By Arwyn Rice
Peninsula Daily News
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On his agenda is a new high school and completion of the implementation of the Common Core-aligned curriculum — with two new school principals and a revamped administrative team in the district office.
“Port Angeles schools are very well-run, very successful,” he said from his new — and still bare — office Tuesday morning.
“I want to continue that success.”
Jackson attended a School Board meeting and was sworn in as superintendent June 26, when he sat in on his first workshop for putting together a construction bond measure for an upcoming election to fund replacement of aging Port Angeles High School structures at 304 E. Park Ave.
All but two of the high school buildings are 60 years old, and the buildings’ basic systems are deteriorating, according to school officials.
The Port Angeles School Board is aiming at placing a bond measure on the February ballot but may delay the ballot question if more preparation is needed, board members have said.
The amount of the bond hasn’t been decided, but an estimate of $80 million to $120 million has been made.
“We’re going to pass that bond,” Jackson said.
The high school buildings are not the only aging structures in the district. Franklin Elementary is 60 years old, and Hamilton is 58.
The board has said it is focusing on the high school before considering elementary school needs, saying the elementary schools are in better condition than the high school.
Jackson will visit and tour each of the district schools today.
He already has had a chance to discuss the current conditions of the older school buildings with Nolan Duce, facilities manager.
“One school has water issues; another other has flooring issues. To fix it is $50,000 here and $60,000 there,” Jackson said.
“It’s a credit to the maintenance department that they been keeping the schools going for that amount of time.”
Jackson said he plans to spend a lot of time talking to members of the community to share what he has learned about the condition of the schools.
Jackson also will oversee the implementation of Common Core curriculum in district schools in 2014-15.
Common Core is a set of educational standards that encourages curriculum designers to integrate multiple subjects into a single lesson, he said.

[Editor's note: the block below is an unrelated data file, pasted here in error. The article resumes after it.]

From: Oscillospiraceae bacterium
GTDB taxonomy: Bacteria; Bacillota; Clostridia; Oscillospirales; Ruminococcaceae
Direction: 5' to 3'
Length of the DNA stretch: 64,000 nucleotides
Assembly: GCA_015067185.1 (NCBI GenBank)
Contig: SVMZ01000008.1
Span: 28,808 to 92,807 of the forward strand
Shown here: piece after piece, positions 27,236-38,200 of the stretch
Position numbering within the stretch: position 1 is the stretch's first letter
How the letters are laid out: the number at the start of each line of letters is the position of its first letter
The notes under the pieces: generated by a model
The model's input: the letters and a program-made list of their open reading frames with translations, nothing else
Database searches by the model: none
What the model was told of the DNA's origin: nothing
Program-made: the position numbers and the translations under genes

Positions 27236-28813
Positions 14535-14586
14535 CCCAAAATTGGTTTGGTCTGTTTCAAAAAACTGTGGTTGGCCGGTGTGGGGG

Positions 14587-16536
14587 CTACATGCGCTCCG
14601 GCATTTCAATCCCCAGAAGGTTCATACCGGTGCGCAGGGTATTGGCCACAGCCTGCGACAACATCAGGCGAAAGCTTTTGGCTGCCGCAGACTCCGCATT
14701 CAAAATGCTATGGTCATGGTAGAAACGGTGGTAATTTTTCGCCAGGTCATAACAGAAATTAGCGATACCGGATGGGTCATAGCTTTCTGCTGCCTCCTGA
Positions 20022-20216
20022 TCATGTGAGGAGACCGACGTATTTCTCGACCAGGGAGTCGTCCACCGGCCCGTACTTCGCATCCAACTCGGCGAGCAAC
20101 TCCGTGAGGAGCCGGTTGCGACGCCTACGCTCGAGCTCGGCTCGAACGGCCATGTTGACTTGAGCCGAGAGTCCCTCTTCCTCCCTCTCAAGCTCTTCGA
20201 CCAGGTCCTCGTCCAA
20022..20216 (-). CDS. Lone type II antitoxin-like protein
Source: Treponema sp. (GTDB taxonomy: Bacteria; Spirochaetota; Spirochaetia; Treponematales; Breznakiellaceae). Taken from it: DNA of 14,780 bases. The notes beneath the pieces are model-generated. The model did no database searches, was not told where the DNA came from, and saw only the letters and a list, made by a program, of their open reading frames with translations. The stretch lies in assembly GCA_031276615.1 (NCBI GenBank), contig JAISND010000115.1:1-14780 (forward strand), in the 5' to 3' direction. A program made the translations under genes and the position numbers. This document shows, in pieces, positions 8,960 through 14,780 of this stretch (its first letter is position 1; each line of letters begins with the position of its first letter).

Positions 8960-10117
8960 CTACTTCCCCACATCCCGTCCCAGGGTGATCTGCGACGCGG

For instance, a sample Common Core lesson on armadillos would include learning the geography of where they live, the life science of what they eat and how they live, followed by additional research and writing a paper.
Jackson said he has been preparing for the transition to Common Core standards for three years in his former role as superintendent of the Silver Valley Unified School District in Yermo, Calif.
“There are 43 states that have adopted Common Core. Common Core is here to stay,” he said.
Jackson said the new standards insure that new college students, no matter what state or school district they are from, have similar sets of knowledge tools and know they are prepared for college.
“These is more depth and breadth to it,” he said. “These are aggressive standards.”
Implementation of the Common Core will include working with a new team of top administrators, about half of whom are as new in their positions at the district as is Jackson.
Gerald Gabbard, assistant deputy superintendent; Brianne Barrett, director of special services; Kimberly O’Neil, director of human resources; Jeff Clark, interim principal of Port Angeles High; Jeff Lunt and Lillian Cone, assistant principals at Port Angeles High, Margaret Templeton, director of the North Olympic Peninsula Skills Center; and Michael Herzberg, principal of Dry Creek Elementary, all officially became district employees or were promoted into new roles Tuesday.
Many of them have never met or talked before this week.
“First we have to build teams, then make teams successful,” Jackson said.
Jackson said he has been in a district with all new administrators once before.
Reporter Arwyn Rice can be reached at 360-452-2345, ext. 5070, or at email@example.com.